“If you can walk away from a landing, it’s a good landing. If you use the airplane the next day, it’s an outstanding landing”- General Chuck Yeager, USAF
It was a day prior to Valentine’s day, 13th Feb 1971. I was barely 21 years old. Four years of rigorous training to get the coveted wings was to end soon and I was high on becoming a hot shot fighter pilot. It was to be my second solo flight in the Vampire Mk 52 fighter bomber at the Fighter Training Wing (FTW) Hakimpet, Secunderabad. I was all too keen to show off my flying skills to my colleagues and impress the instructors.
The mid-morning was clear and bright with the odd cloud. After a normal take off, whilst retracting the undercarriage, at a low height, I found the retraction lever getting stuck and not allowing the undercarriage to retract. I was eager to get the undercarriage up quickly to demonstrate a perfect take-off. To resolve the problem, I committed the cardinal sin (something all pilots are repeatedly asked not to do) of looking inside the cockpit to diagnose the problem.
For those of you familiar with the Hakimpet airstrip, it has a small hump towards the end, almost like a shallow causeway. Unless careful, it can easily lead to an over estimation of altitude after take-off. Though aware of this, as I looked inside, the right hand holding the control column moved slightly forward resulting in the aircraft descending instead of climbing. The next was a “bang”. My aircraft had hit ground. The normal and instinctive reaction was to pull the stick back and climb.
The ATC and duty instructor had seen this happen. They had noticed the aircraft take off, hit the runway, seen sparks and smoke and made an assumption that the aircraft engine had caught fire and I was attempting to land straight ahead. The DATCO (Duty Air Traffic Controller) pressed the buzzer declaring an emergency for the crash tenders and crew to be ready. As the aircraft was climbing, I was advised to go for a landing on the cross runway. Just as I lined up for landing, the sparks subsided and I was asked to abandon the landing. The ATC noticed the abnormality in the aircraft undercarriage and asked me to do a flypast in front of the ATC for a visual check. I was asked to check engine parameters and advised to climb overhead and orbit at 10,000 ft.
Wg Cdr Marshall, the COO was airborne with another cadet for a check sortie. He carried out a visual inspection of the aircraft at height and transmitted back the details of the undercarriage status. This is when I came to know that the nose wheel was left behind and only a stub protruded while the left undercarriage was bent inwards at an angle. The right wheel was intact. I now knew the true predicament facing me.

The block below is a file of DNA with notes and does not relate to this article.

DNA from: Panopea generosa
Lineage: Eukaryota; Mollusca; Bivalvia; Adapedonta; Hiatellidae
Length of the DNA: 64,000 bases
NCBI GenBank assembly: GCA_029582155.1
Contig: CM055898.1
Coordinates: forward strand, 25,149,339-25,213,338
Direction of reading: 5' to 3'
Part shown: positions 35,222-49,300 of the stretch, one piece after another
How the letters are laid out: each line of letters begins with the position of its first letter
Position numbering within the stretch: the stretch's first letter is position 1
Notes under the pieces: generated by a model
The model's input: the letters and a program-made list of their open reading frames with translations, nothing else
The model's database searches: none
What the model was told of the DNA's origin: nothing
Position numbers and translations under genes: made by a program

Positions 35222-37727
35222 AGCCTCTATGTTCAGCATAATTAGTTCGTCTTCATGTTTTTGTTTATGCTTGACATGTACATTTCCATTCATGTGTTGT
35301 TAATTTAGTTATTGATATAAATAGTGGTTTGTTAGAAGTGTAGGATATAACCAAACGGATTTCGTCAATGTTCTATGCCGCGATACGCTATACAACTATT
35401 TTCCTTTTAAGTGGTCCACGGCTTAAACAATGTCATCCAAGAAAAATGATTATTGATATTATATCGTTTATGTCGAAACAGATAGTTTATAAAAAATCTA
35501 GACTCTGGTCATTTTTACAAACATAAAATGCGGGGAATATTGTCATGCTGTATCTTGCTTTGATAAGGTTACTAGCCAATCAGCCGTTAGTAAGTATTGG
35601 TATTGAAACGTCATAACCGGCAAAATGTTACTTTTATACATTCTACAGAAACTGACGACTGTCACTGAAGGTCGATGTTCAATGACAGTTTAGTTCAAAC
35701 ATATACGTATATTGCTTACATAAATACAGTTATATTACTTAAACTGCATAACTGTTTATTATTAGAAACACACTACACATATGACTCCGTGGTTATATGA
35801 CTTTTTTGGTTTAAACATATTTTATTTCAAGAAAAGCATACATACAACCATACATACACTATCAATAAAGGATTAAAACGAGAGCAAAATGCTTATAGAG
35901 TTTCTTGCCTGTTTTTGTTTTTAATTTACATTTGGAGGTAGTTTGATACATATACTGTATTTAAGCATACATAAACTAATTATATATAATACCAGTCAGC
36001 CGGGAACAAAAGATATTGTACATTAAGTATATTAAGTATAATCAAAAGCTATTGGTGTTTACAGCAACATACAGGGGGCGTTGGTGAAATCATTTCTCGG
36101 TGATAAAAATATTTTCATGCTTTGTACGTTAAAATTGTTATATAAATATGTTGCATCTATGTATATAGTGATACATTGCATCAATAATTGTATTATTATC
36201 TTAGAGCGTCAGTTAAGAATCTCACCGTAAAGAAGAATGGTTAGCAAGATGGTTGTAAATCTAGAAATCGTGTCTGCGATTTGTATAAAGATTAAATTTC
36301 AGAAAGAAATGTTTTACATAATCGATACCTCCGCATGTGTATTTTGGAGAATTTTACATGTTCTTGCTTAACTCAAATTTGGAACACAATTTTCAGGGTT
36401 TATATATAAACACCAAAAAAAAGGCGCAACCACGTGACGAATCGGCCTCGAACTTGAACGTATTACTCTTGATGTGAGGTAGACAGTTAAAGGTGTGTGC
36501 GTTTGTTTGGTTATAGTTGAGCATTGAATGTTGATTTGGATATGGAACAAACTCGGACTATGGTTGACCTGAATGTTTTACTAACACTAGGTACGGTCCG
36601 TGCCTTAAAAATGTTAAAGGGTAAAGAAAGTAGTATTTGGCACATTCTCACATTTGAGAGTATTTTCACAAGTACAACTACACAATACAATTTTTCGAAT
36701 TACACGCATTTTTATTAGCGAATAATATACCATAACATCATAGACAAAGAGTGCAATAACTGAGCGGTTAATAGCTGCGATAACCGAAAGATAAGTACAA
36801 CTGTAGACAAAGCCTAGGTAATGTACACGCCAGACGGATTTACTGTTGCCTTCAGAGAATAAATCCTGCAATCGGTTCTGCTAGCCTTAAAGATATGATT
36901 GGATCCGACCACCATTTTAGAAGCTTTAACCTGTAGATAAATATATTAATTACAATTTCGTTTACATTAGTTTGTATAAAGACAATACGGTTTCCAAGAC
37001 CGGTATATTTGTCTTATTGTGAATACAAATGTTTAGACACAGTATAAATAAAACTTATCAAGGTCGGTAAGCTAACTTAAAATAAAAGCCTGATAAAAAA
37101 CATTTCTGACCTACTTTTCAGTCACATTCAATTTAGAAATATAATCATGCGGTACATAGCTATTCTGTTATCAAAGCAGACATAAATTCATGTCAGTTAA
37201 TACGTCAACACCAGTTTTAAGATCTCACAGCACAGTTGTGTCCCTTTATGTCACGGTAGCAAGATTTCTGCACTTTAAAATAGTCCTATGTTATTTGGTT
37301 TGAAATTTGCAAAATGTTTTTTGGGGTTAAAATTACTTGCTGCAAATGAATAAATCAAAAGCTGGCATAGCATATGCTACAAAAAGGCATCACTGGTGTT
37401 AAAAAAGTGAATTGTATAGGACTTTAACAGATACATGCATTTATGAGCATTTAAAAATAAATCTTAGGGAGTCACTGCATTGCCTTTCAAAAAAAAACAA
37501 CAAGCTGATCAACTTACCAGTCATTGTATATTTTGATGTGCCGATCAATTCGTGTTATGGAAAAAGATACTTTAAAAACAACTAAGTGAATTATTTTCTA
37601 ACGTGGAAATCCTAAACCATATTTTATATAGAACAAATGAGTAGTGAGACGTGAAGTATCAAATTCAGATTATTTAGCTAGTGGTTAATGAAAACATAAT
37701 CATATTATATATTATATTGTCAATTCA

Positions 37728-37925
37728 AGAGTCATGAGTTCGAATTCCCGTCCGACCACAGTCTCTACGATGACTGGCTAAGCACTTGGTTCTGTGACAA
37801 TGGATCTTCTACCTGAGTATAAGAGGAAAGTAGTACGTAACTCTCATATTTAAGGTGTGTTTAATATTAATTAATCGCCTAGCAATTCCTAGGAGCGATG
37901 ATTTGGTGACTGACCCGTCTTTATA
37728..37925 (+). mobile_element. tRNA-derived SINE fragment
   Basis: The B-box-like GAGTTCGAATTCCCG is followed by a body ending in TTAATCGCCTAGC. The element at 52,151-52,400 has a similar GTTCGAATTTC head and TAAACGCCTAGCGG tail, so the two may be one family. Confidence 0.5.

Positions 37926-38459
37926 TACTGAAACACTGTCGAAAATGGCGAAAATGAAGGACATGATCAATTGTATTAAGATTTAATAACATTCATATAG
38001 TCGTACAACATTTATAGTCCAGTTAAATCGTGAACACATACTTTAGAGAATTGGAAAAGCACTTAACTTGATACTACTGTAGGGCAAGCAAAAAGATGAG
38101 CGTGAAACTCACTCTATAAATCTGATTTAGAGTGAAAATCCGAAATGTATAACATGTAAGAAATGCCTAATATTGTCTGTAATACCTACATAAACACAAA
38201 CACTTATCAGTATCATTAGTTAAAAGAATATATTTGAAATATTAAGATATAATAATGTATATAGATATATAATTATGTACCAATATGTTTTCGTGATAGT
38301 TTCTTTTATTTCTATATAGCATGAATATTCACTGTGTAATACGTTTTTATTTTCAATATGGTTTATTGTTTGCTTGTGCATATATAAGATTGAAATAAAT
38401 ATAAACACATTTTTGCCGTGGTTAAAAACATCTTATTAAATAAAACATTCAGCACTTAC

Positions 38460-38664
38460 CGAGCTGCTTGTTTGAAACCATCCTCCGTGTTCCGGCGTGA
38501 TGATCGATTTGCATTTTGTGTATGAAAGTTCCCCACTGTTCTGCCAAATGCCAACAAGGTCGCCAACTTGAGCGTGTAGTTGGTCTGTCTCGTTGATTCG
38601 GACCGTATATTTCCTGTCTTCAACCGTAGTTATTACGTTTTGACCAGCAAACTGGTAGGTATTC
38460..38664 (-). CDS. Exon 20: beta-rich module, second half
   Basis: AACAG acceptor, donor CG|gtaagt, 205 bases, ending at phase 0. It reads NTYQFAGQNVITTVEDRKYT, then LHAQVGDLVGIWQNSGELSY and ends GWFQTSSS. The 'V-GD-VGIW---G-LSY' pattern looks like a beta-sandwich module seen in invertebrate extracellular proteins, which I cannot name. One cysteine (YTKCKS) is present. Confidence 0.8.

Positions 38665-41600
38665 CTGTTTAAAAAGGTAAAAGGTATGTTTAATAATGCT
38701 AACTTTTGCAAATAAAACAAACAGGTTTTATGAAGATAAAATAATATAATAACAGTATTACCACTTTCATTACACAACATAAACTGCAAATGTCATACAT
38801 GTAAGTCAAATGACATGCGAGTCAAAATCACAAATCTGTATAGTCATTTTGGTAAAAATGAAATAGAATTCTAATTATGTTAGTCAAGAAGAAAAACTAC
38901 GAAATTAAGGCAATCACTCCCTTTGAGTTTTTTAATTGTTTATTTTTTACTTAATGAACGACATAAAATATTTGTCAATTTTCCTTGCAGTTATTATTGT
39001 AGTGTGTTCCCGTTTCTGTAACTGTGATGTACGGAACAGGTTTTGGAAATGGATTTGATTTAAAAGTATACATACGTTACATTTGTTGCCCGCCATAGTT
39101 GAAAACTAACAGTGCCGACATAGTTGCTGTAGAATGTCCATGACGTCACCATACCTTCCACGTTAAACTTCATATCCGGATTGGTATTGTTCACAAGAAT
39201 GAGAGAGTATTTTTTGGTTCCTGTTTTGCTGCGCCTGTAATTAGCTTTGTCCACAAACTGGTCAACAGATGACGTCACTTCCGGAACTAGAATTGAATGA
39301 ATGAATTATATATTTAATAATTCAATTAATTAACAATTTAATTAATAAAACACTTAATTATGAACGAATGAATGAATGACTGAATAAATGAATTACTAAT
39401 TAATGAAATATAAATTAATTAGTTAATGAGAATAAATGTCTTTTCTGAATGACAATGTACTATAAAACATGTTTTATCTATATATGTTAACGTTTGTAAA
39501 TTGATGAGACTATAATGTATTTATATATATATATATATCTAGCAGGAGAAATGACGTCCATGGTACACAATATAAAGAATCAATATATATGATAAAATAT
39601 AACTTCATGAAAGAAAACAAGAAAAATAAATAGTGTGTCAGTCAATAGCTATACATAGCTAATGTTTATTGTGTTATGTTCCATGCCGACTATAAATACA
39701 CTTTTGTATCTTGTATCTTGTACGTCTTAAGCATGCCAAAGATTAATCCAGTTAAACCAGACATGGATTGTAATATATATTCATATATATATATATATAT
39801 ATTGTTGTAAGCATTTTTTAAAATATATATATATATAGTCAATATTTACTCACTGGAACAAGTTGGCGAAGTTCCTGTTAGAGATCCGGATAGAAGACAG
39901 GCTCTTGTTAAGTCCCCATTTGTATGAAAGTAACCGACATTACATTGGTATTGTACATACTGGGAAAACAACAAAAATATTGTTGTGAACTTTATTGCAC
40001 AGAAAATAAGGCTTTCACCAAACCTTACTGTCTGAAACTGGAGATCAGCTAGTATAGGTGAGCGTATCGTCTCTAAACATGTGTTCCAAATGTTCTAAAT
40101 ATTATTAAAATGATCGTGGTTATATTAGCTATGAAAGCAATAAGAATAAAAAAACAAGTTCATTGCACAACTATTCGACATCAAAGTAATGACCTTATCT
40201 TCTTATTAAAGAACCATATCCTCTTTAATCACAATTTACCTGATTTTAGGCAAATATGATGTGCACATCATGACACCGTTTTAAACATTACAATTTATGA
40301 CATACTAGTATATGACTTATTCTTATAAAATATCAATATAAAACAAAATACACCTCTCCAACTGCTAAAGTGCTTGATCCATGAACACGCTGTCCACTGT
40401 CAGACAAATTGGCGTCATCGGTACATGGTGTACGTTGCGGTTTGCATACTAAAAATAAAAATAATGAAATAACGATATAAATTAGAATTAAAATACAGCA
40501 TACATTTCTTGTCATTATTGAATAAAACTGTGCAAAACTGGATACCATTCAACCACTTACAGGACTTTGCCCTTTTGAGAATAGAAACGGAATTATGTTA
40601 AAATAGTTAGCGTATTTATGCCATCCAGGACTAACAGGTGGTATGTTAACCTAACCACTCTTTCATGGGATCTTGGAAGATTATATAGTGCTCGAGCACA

We were taught various scenarios of landing with undercarriage issues, but this was new. On advice from the ground, I carried out various manoeuvres to try and get undercarriage to fully retract in or get all the three wheels down. Turned and banked hard to exert maximum G’s and then take negative G’s. Nothing worked.
The Vampire was fast, but thirsty. Fuel consumption at low to medium altitude was ferocious. Tank capacity of 1,500 litres used at the rate of 1,200 litres per hour at low to medium altitude, meant 60 minutes flying time maximum, including take off and climb and descent and landing. By now the Station Commander, CI (Chief Instructor) and CFI (Chief Flying Instructor) had joined the duty instructor in the ATC. Time was running out.
Finally, it was decided that I should bailout. A few trickier solutions to land the aircraft could have been attempted
THE VAMPIRE WAS FAST, BUT THIRSTY. FUEL CONSUMPTION AT LOW TO MEDIUM ALTITUDE WAS FEROCIOUS. TANK CAPACITY OF 1,500 LITRES USED AT THE RATE OF 1,200 LITRES PER HOUR AT LOW TO MEDIUM ALTITUDE, MEANT 60 MINUTES FLYING TIME MAXIMUM, INCLUDING TAKE OFF AND CLIMB AND DESCENT AND LANDING.but given my limited flying experience, they were given a pass. The Vampire was made of Balsa wood and on landing without undercarriage, fire was a real risk for a rookie pilot.
Bailout was no easy task either. The only instruction given in the pilot’s notes was the same as that given to Spitfire pilots – jettison the canopy, wind the trim hard forward, release the seat straps, roll upside down and fallout, hoping to miss the tail plane. If you made it, count 1-2-3 before pulling the rip-cord for the parachute.
ATC guided me on the manual bailout procedures a few times and I ran the drill. Reduced throttle and lowered airspeed to just over stall speed, removed the canopy and inverted the aircraft. Finally, it was time to unharness the seatbelt and drop down. I did that. At this point, my recollection of further events is blank.
As per eye witnesses, I was picked up by the ground search party around 10 Km north of the airstrip. Sqn Ldr SS Dange was the first one to reach the spot. I was unconscious and my helmet was damaged on the left side. He covered me in the chute and went about finding the rest of the search party. I spent about four weeks in hospital and was diagnosed with a head injury. It could have been caused by hitting a part of the aircraft or the rocky terrain on which I landed subsequently. About 8 months later, on the day the 1971 war broke, I was declared fit and finally got the go ahead to get back to flying. The trainer version of the Vampire had already moved to having ejection seats. To my knowledge, this probably was the last manual bailout in IAF history.
Anil Kumar Gupta (Lui), from the 37th NDA/ 106 pilot’s course, finally got commissioned before the 108th course after recovering from the accident. He went on to serve the IAF for 25 years flying nearly 3,000 hours across a number of aircraft types including Vampire, Hunter, Gnat, Mig-21 FL/ Bison, Kiran MK-II and Ajeet.